The coach with the most NBA championships and the MLB player who once held the record for the most home runs in a season join three others who were multi-sport stars to highlight the top five athletes from North Dakota.
Five most dominant high school athletes in North Dakota history Roger Maris, Shanley (Fargo), 1952
For many years, Roger Maris was listed in national high school football record books for returning four kickoffs for touchdowns in one game. It later turned out that the four touchdowns were on "returns," not necessarily kickoff returns. Nonetheless, it showed the type of all-around athlete he was at Shanley in the early 1950s. While also in high school, he led the Fargo American Legion baseball team to a state title. Instead of attending college, Maris joined the Indians organization in Fargo. He eventually made the big leagues, first with Cleveland, then Kansas City and the New York Yankees. With the Yankees, he famously broke Babe Ruth's record with 61 home runs in a single season. He finished his career with the Cardinals. He was a seven-time All-Star, two-time league MVP and three-time World Series champion.Phil Jackson, Williston, 1963
Known more for his NBA coaching career, where he won 11 championships, Jackson was also a four-sport athlete in high school. He played football, baseball and ran track, but he excelled at basketball where he led his team to a pair of state championships. In college at North Dakota, Jackson was a two-time All-American before joining the New York Knicks in 1967 as a second-round draft pick. Although never an All-Star, Jackson was a member of two NBA championship teams.Darin Erstad, Jamestown, 1992
A three-sport star at Jamestown, Erstad was the kicker and punter on the football team, a member of the hockey team and a state-title winning hurdler in track and field. He also played American Legion and hit 18 home runs in his final season of Legion ball. Erstad played football and baseball in college. He was the punter on Nebraska's 1994 National Championship team. He also set school records in baseball including most career his with 261. He played 14 years in the Major Leagues and was a two-time All-Star and a three-time Gold Glove winner.Carson Wentz, Century (Bismarck), 2011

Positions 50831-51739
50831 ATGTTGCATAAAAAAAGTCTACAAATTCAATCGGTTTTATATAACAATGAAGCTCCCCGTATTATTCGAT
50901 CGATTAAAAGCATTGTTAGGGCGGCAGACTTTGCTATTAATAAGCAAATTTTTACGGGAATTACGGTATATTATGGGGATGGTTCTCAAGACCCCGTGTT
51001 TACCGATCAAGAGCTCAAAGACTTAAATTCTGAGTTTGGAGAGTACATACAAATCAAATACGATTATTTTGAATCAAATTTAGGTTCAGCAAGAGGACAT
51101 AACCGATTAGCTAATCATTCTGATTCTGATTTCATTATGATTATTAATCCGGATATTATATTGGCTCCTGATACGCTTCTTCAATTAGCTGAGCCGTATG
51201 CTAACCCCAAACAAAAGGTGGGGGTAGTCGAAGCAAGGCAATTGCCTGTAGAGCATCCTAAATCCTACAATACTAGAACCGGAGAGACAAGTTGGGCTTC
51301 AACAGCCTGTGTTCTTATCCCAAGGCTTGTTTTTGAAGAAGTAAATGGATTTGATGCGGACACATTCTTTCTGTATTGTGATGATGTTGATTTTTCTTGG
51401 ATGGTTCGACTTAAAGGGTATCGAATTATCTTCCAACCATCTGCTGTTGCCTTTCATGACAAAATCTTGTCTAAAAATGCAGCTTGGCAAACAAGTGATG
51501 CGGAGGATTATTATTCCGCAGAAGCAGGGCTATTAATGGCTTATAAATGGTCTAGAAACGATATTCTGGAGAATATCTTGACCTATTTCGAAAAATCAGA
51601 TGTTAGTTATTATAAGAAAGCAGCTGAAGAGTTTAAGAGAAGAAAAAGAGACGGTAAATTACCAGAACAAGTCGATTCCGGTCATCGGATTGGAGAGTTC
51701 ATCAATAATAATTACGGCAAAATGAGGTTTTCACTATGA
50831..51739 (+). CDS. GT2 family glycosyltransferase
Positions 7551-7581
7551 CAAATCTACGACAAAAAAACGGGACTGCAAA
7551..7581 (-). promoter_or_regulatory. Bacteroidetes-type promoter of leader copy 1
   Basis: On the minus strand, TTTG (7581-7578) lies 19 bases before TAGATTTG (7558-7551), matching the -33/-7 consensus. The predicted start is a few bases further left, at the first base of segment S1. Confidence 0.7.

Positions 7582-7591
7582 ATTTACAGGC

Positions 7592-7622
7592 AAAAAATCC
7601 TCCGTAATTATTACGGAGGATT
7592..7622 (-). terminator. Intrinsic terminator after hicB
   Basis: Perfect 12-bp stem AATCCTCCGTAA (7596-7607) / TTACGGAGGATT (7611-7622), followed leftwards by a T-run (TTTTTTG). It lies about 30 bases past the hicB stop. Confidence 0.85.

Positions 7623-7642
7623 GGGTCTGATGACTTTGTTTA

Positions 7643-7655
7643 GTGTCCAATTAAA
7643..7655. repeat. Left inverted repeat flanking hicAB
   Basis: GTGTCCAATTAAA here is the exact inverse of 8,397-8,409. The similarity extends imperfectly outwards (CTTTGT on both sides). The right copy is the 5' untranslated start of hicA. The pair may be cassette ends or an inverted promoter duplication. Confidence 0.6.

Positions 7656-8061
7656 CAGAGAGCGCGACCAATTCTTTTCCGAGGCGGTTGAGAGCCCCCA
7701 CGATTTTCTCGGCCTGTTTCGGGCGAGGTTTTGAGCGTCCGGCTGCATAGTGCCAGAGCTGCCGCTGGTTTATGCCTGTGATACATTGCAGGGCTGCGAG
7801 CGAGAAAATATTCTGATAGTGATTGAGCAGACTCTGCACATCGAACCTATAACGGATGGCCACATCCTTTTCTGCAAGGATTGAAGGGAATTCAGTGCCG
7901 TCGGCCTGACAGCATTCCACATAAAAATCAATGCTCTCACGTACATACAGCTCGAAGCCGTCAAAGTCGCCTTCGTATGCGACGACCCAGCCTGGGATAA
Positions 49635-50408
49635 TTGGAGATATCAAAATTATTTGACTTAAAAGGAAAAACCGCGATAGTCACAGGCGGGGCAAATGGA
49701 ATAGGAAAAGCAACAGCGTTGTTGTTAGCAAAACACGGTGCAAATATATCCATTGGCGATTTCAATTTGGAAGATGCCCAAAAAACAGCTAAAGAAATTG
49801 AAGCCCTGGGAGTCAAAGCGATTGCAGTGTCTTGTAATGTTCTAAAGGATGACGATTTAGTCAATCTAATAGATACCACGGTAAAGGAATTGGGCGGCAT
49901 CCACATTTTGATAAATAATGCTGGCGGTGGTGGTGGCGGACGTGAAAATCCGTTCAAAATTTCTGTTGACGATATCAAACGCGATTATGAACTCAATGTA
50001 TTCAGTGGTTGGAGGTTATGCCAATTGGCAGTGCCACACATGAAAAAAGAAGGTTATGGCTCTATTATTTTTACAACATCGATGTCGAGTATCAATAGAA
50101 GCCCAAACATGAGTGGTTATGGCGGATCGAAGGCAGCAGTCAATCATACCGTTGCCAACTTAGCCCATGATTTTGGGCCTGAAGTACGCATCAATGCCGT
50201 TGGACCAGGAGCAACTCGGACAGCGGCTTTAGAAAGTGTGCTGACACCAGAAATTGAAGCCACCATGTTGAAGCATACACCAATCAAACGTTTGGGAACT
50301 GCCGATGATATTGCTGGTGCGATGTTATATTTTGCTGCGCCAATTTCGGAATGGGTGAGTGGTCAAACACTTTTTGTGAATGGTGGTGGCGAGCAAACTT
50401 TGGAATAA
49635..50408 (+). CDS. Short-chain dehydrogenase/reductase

Wentz played three sports in high school, but only one year as a starter at quarterback on the football team. He was named Class AAA senior Athlete of the Year after throwing for 1,383 yards as a senior. Wentz was also All-Region in basketball after helping Century win a state championship. He was also the leading hitter on the baseball team with a .470 batting average. In college, he started at North Dakota State as a junior, throwing for 3,111 yards. He was drafted No. 2 overall the following year by the Eagles and was named second team All-Pro his second season and earned the Bert Bell Award.Palmer "Pete" Retzlaff, Ellendale, 1950
A three-sport athlete, Retzlaff was a running back on the football team, a forward on the basketball team and a shot put and discus man on the track team. He played all three sports at South Dakota State as well and was eventually drafted by the Detroit Lions in 1953. He went to the Army for two years instead of playing in the NFL and he joined the Philadelphia Eagles in 1955. There he excelled as one of the top tight ends in the NFL for the next 10 years. He made the Pro Bowl five times, was first team All-Pro twice and second team twice. He also was named the NFL MVP in 1965. He retired with 452 catches and 7,412 yards receiving, which ranked among the top 10 in NFL history at that time.
Travis Hafner, Sykeston, baseball; Jim Kleinsasser, Carrington, football; Lute Olsen, Grand Forks, basketball; Dale Brown, Minot, basketball; Dave Osborn, Cando, football; Steve Blehm, Devil's Lake, basketball.